Leader magazineASCL - Association of School and College Leaders

Hardware handshakes

Man reaching out of computer

It's the curse of the internet that anyone with a computer can fire off a CV in response to a job advert, says Tim Andrew, as he wades through applications for teaching posts in Beijing.

It's May in Beijing, and at last spring has arrived, after the longest, coldest winter in decades. The sky is clear, temperatures are comfortably in the 20s and humidity is still low. Restaurants are putting tables outside and opening their roof terraces. It's absolutely the loveliest time of year here.

During the winter, many of the roadside plants perished in the particularly harsh conditions and the workmen are out, replacing them with new recruits.

We're recruiting at school too. We are now admitting 120 Chinese students per year to our A level course taught in English. There is increasing competition in Beijing and across the country from schools offering our kind of programme, but we have a good reputation and we are confident we can more than hold our own.

It's also teacher recruitment time. We all know that attracting, developing, motivating and retaining good teachers is the key to a great school, and here we suffer from the curse of the internet. Anyone with a CV on a computer can spray it round the world at the touch of a button.

I advertised five jobs and have received, to date, over 450 applications, of which 430 were completely unsuitable but had to be read just in case. The 430 range from the arrogant to the bizarre. Rather than appoint against CV, I insist on the completion of an application form; it's my safeguarding training as well as my need to be able to compare applicants as objectively as possible.

On asking one interesting applicant for a completed form I received the reply: "Sir, I am a mathematics teacher, not a copy clerk." My response didn't quite consist of two words of which the second was 'off', but it wasn't much longer.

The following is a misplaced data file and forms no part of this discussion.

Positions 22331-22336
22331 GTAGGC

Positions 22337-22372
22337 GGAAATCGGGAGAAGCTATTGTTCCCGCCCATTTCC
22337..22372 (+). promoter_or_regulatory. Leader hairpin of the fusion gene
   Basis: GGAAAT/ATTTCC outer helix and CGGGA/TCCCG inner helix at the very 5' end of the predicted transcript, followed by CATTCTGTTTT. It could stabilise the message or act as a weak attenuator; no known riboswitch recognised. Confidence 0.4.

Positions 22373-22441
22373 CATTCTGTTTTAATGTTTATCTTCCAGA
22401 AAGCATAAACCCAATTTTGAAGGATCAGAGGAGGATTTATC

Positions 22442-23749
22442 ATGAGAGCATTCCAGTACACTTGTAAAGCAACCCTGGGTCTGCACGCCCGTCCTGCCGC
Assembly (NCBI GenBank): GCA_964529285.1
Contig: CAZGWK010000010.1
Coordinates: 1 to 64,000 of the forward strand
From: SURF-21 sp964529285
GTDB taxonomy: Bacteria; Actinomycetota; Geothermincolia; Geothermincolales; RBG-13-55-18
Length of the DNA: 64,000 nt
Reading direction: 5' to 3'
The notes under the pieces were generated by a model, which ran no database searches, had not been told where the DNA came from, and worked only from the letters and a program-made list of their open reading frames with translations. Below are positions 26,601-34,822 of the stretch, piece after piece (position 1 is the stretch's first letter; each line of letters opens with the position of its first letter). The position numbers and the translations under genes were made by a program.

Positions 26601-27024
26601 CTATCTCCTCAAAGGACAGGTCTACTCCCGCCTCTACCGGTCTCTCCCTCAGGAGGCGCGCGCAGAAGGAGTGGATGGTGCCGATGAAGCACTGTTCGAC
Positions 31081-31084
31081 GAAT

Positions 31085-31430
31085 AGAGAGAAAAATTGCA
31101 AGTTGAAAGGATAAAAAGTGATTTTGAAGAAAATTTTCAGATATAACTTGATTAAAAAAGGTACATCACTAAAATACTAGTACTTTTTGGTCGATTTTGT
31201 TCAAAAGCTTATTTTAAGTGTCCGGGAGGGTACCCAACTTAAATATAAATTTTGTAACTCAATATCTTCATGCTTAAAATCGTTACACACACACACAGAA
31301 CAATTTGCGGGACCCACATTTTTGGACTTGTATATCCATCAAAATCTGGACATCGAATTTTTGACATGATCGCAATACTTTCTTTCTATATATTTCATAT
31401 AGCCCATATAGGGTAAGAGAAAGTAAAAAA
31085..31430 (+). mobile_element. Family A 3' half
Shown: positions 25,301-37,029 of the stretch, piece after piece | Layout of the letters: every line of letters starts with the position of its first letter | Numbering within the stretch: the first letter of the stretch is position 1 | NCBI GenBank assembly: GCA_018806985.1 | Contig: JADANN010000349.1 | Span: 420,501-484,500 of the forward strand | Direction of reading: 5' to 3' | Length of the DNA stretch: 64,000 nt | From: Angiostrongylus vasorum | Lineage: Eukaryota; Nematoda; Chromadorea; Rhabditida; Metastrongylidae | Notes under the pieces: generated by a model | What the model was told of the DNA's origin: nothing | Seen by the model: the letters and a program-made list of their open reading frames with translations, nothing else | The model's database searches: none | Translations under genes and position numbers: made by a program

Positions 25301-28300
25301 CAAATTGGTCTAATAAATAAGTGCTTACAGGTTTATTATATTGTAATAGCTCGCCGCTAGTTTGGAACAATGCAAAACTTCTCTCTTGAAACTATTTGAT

I am beginning to wonder if the desire to teach in China is a disqualification for the job (I won't unpack what that says about me). Fortunately there are enough notable exceptions to be confident of recruiting a strong group of teachers, but by way of illustrating the nature of the problem I offer two samples, both of which - I promise - I have cut and pasted to be certain they are verbatim; the only changes I have made are cuts necessary to give anonymity to the applicant.

Physics

Dear Sir,

Perhaps I am the applicant you seek in your advertisement in the 'Times Educational Supplement'. I'm a versatile educator, entrepreneurial, analytical, and strongly oriented to positive outcomes in addition to having excellent relationship building and relationship management skills. I am ready to learn and join as early as next week. I have the experience you specify as well as being a fluent English speaker. My educational philosophy in a nutshell, is a strong belief in AFL, experiential and independent learning. I also have a comprehensive grasp of the current education initiatives, practice and thinking in addition to being profficient in MS Office Applications, use of interactive whiteboards & SIMS. Is that all? What about raising the dead, walking on water, ridding the world of malaria, getting rid of Third World debt (or First World debt as well)? More importantly, what about physics? And finally:

English as a Foreign Language(honest!)

Dear Sir/Madam,

i came to learn about you throug a friend of mine who is also my classfellow at Reading University. as i am very much interested in teaching, i offer my services to your instituiton. i have done master degree in english literatrue in 1999 and presently i am doing master degree in applied linguistics from the Reading University. i have 10 years of teaching at school, college and university levels and throughout my career, i produced the best results. i am a confident teacher and fluent in written and spoken english. i am attaching my CV for fuller details and i hope that you will find me a suitable candidate.

I'm still not sure the last one isn't a wind-up. I have a few ASCL friends in mind as likely suspects, mostly former presidents...

Tim Andrew is the academic principal at an international centre teaching A levels in Beijing and a former head in Buckinghamshire.

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